Science and the Mediterranean Diet

I know I am supposed to be going through my ever-growing collection of faith-based diets but an article on the New York Times website caught my eye this week and I couldn’t resist taking a break from the books to share it. The article, “Mediterranean Diet Shown to Ward Off Heart Attack and Stroke,” written by Gina Kolata was published on February 25, 2013. Kolata explained that a new study published on the New England Journal of Medicine’s website was “the first major clinical trial to measure the diet’s effect on heart risks” (1).  Almost all of the books I have covered so far have promoted a variation on the Mediterranean diet for both health and religious reasons. The religious reasons were clear from the books and the authors provided biblical evidence to support the idea that the Mediterranean diet is the right diet for religious people. This study helps to support the additional claims many of the authors made about the Mediterranean diet’s health benefits.

The study posted on the New England Journal of Medicine website is titled “Primary Prevention of Cardiovascular Disease with a Mediterranean Diet.” The study noted that the “traditional Mediterranean diet is characterized by a high intake of olive oil, fruit, nuts, vegetable, and cereals; a moderate intake of fish and poultry; a low intake of dairy products, red meat, processed meats, and sweets; and wine in moderation, consumed with meals.” For the purposes of the study, a random trial was set up with 7,447 participants in Spain who were at high-risk for a cardiovascular event. During the study a third of the participants followed a Mediterranean diet supplemented with extra-virgin olive oil, another third followed a Mediterranean diet supplements with nuts and the remaining participants followed a control diet of low-fat foods. Participants were not given a calorie restriction and physical activity was not promoted. After five years, the researchers determined that those who followed either of the Mediterranean diets (supplements with nuts or extra-virgin olive oil) reduced their relative risk of cardiovascular events by 30%. The study concluded “The results support the benefits of the Mediterranean diet for the primary prevention of cardiovascular disease.”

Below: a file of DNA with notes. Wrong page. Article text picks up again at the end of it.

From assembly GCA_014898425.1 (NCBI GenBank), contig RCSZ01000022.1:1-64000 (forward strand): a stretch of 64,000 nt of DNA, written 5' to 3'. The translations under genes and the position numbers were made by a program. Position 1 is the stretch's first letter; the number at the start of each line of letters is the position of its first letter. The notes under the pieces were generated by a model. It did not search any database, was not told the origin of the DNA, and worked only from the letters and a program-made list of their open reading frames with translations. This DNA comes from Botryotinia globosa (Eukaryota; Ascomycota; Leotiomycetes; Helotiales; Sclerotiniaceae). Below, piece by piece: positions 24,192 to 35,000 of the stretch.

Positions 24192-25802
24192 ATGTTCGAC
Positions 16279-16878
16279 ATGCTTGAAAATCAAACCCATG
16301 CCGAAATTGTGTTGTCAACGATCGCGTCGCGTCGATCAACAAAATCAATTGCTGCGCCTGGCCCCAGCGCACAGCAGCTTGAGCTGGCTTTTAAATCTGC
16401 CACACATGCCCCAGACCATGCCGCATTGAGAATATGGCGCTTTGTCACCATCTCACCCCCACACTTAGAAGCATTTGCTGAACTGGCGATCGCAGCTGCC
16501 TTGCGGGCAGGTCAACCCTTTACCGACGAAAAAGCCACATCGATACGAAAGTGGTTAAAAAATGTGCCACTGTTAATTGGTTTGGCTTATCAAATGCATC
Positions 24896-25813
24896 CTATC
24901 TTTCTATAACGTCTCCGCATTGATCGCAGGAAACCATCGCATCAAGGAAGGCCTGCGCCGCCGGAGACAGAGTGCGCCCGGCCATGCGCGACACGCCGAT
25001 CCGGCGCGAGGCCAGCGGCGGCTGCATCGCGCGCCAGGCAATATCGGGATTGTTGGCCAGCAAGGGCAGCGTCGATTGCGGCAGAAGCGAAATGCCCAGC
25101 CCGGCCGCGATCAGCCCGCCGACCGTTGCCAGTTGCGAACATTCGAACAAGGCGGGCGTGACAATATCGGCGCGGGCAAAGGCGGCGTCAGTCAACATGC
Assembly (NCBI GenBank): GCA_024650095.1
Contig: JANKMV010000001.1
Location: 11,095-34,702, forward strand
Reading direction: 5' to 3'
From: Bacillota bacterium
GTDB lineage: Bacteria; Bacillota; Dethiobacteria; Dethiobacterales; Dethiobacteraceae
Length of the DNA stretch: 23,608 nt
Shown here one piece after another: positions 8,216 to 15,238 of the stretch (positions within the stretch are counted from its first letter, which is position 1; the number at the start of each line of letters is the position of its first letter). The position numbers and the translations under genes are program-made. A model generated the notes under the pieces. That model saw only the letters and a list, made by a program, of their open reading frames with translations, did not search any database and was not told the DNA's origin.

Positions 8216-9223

In the New York Times article, Kolata noted that the participants tasked with following the Mediterranean diets stayed on them, but that those who were supposed to follow a low-fat diet “ did not lower their fat intake very much” (2). So, in the end the study compared the standard modern diet of “red meat, sodas and commercial baked goods” (2) with the Mediterranean diet that prohibited all such foods. The results of the study are only relevant for those at high-risk for heart disease and according to the article some proponents of other diets to reduce heart disease risk have already dismissed the study. Meanwhile others have hailed it and Kolata concluded by pointing out that many of the researchers on the study are now following the Mediterranean diet. For those interested, the New York Times website also has a quiz so you can find out if you follow a Mediterranean diet.